My name is Michael Dymburt, and I am currently a student at Florida Atlantic University. After receiving a degree in Accounting, I decided to pursue a career in teaching American History. All of my life I’ve worked with children. My experiences as a camp counselor and basketball coach for city youth leagues ignited my pursuit towards a career in molding young minds. Our nation faces numerous unprecedented obstacles that will be left in the hands of our future generations overcome. By learning of the historical events that helped shape this great country into what it is today, we can better prepare to tackle future hurdles that lie ahead of us.
During my years a high school student, I can vividly remember the countless times my teachers would preach how vital it was to attain certain skills and habits in an effort to prepare for college. They stressed the importance of assignment deadlines, allotting ample study time for exams, and to avoid procrastination at all costs. Teachers constantly hounded us to show up on time for class, criticized our absences and lack of participation, and were quick to schedule meetings with parents to discuss our performance in the classroom. While all of their advice seemed rudimentary, where they failed to prepare us for was the freedom that was in store for us the moment we walked on to our future campus.
Going from a public to a private high school had some help with my transition from high school to college. The yearn to meet new friends, joining clubs, and adapting to a new learning style were just a few of the experiences I had already once gone through, that helped alleviate some of the pressures of beginning college. Yet, I seemed to struggle within my first couple of semesters. I immediately chose to pursue an Accounting Degree upon my admittance to Florida Atlantic University, and I seriously underestimated the workload and effort to be successful in the program. One of the main reasons that can be attributed to my struggles was the freedom that was granted to me as a college student. I was given the liberty to pick my own schedule, which usually meant loading classes on Tuesdays and Thursdays so I can enjoy long weekends. Attendance for a majority of my classes was voluntary, creating a mindset of “I’ll just read the chapter later”, when in fact that almost never happened. My procrastination rate had reached an all- time high, as professors constantly issued assignments with due dates of “Sunday at 11:59 p.m.” which meant I was beginning that assignment usually two hours before it was due. A culmination of all of these resulted in being placed on and off of “Academic Probation”, seriously delaying my graduation and a calling for some serious changes to be made. The next two years of my college life were in for a rude awakening.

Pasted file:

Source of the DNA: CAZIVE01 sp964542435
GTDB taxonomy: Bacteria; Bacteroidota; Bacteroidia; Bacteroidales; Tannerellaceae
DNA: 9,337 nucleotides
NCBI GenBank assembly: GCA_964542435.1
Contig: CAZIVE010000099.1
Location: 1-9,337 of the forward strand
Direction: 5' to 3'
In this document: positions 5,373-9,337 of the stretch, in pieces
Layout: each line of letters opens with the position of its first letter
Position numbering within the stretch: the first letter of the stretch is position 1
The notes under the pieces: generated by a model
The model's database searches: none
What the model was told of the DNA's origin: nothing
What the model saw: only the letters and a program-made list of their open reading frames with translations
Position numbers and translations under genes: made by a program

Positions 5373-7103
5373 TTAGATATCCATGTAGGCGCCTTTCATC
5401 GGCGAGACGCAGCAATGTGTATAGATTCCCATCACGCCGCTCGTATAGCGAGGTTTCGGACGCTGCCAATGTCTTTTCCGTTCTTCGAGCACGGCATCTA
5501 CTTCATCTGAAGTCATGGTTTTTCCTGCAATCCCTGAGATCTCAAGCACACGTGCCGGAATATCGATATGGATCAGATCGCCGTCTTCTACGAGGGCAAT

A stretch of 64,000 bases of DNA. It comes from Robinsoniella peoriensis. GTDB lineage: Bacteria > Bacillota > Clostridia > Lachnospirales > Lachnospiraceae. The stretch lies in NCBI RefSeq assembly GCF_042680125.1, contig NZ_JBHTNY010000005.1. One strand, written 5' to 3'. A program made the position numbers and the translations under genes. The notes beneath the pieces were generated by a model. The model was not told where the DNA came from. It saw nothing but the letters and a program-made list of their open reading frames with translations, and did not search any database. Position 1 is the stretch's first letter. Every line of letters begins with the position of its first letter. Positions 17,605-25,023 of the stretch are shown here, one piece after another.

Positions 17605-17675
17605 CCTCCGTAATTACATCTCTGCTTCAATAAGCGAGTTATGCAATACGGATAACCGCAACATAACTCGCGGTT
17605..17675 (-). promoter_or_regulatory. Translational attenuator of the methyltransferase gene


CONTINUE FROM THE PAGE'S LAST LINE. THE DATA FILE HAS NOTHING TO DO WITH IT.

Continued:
As I began to notice close friends of mine graduate before me, entering the job force, and leaving their parents’ house to find places of their own, I began to realize I wanted to do the same. But, I could not begin the next chapter of my life until I completed the one in front of me. I began to a lot more time for studying and reviewing material, managed my time more efficiently to avoid procrastination, and made huge cutbacks on my social life. Working full time as a bartender made the road to graduation much tougher, yet I found ways to turn such obstacles into motivation. My grades dramatically improved, I was never again put on “Academic Probation”, and walked across the stage in May 2013 proudly with a Bachelor’s of Science in Accounting.
Currently, I am pursuing a second degree as I made the choice to abandon an accounting career to pursue a life of teaching. Since beginning the program, I have received grades no lower than an “A.” I owe my current success as a student to the lessons I learned from being a Freshman. College challenges us students in ways that extend beyond the confines of a classroom. It is a learning experience that reaches beyond the bounds of a textbook or lecture. In fact, the most important lesson I plan to carry with me is what I was able to learn about myself, and that I plan on carrying for the rest of my life.